Tax Extensions: Not An Urban Legend, And Still Possible

04/22/2008 05:12 am ET | Updated May 25, 2011

That ticking noise you hear? It's the countdown for filing your 2007 tax return, which is due by end of the day Tuesday.

However, if you're like millions of other Americans, you're probably not going to make that deadline, reports ABC News.

The Internal Revenue Service expects that 10.3 million people will request extensions on their returns -- that's up 300,000 from last year.

Everyone is eligible for an extension, which allows taxpayers six more months -- until Oct. 15 -- to file returns. Requesting an extension won't make it any more likely that you'll be audited later on.

The bad news? Like tax returns, extension requests are also due April 15, and filing one doesn't mean you get more time to pay your taxes. It just means you get more time to finish your paperwork. Taxpayers filing requests -- be it for complex financial reasons or just plain laziness -- must still estimate roughly how much they owe the IRS (if anything) and send a check for that amount by April 15. If your estimate is too low, you risk facing stiff fees and penalties.

Adds the US News & World Report, extensions are actually pretty easy to come by:

Extensions are given liberally. The standard way is to file Form 4868, which can be done by mail, electronically with tax software or through an online service, or by phone if you owe tax and will make a payment by credit card with the extension request.

For those living in flood disaster areas, fear not: the IRS feels your pain. Notes St. Louis' local Fox Station:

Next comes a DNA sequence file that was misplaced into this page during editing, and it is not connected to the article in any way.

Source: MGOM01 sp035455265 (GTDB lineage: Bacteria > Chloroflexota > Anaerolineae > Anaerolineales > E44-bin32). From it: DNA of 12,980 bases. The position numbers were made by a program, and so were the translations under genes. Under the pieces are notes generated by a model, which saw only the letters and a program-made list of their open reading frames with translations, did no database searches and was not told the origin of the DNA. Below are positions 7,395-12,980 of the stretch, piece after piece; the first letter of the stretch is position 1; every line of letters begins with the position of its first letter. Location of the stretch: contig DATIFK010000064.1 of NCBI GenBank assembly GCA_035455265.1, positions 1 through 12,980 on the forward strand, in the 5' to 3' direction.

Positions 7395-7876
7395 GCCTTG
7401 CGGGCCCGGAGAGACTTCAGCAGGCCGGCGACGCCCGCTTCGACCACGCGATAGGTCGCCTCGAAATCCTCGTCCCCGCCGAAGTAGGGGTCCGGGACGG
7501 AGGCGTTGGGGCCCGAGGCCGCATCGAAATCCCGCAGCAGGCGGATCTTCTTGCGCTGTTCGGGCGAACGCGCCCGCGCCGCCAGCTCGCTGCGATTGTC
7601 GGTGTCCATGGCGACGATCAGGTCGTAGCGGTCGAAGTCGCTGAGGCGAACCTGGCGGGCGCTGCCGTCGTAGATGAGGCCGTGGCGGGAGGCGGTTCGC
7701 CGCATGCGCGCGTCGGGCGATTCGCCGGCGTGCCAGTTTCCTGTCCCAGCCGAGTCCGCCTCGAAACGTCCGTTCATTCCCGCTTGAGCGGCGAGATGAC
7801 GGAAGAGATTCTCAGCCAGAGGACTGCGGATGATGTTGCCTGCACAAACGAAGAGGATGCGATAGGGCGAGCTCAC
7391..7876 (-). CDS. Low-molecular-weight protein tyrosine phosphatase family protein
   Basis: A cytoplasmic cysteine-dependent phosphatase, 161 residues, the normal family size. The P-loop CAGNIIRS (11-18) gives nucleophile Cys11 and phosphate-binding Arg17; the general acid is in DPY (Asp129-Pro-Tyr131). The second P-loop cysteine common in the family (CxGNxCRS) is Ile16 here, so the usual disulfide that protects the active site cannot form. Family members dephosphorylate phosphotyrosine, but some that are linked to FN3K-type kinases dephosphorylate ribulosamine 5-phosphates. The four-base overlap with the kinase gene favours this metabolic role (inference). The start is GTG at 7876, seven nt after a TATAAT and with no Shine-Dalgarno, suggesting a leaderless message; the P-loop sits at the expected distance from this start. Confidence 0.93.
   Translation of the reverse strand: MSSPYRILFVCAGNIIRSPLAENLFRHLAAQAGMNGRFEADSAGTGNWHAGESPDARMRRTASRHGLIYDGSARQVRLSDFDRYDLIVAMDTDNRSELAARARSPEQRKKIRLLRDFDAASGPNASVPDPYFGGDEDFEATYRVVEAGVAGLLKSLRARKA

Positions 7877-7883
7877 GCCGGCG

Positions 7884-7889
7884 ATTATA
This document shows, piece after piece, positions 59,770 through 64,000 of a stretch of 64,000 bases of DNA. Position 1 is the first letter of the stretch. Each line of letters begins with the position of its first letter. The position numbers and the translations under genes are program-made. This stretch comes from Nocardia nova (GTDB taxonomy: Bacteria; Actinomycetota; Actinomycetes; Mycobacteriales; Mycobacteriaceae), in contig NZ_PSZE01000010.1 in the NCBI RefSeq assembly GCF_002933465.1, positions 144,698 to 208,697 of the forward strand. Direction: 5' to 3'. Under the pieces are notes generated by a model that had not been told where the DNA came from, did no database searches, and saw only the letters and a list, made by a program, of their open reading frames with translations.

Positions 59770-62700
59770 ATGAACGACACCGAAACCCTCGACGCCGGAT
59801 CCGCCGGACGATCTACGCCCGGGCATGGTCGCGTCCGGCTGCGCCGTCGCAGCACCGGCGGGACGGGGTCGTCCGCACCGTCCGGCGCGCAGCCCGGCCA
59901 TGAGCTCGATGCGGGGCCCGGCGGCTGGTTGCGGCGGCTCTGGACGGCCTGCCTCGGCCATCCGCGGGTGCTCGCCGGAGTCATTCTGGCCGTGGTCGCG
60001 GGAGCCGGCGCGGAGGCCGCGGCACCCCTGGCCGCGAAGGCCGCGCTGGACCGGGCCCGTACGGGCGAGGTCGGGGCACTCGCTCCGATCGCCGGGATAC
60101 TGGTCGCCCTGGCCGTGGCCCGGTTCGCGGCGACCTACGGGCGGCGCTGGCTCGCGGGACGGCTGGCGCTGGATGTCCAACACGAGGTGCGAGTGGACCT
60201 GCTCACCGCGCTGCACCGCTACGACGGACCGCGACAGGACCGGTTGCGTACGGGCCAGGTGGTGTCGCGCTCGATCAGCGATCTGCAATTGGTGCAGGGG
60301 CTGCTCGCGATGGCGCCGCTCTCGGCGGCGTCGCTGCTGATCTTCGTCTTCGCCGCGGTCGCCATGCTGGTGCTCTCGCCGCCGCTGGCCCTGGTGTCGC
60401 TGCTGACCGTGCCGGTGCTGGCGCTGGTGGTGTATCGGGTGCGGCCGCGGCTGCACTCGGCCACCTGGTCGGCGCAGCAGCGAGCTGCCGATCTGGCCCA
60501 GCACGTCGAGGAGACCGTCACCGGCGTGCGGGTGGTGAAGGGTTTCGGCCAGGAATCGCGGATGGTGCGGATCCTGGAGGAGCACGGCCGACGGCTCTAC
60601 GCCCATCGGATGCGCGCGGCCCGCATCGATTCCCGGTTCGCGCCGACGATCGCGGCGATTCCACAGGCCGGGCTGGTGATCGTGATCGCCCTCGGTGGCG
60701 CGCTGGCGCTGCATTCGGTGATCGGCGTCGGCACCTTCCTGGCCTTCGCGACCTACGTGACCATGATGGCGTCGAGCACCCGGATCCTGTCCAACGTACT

The IRS is extending their deadline for taxpayers residing or having a business in areas declared a disaster area by the President. Taxpayers not covered in the affected area but whose books, records or tax professionals' offices are located in the disaster area are also entitled to relief. The IRS will automatically identify taxpayers located in the covered disaster area and apply automatic filing and payment relief.

The extension applies to return filing, tax payment, and certain other time-sensitive acts that otherwise were due between March 17 and May 19. The filings include most tax returns (individual, corporate, and estate and trust income tax returns, partnership returns, S corporation returns, and trust returns; estate, gift, and generation-skipping transfer tax returns; and employment and certain excise tax returns) and tax payments, including estimated tax payments, that have either an original or extended due date falling on or after March 17, 2008 and on or before May 19, 2008.

Finally, check out Associated Content's 6 tips for filing a tax extension.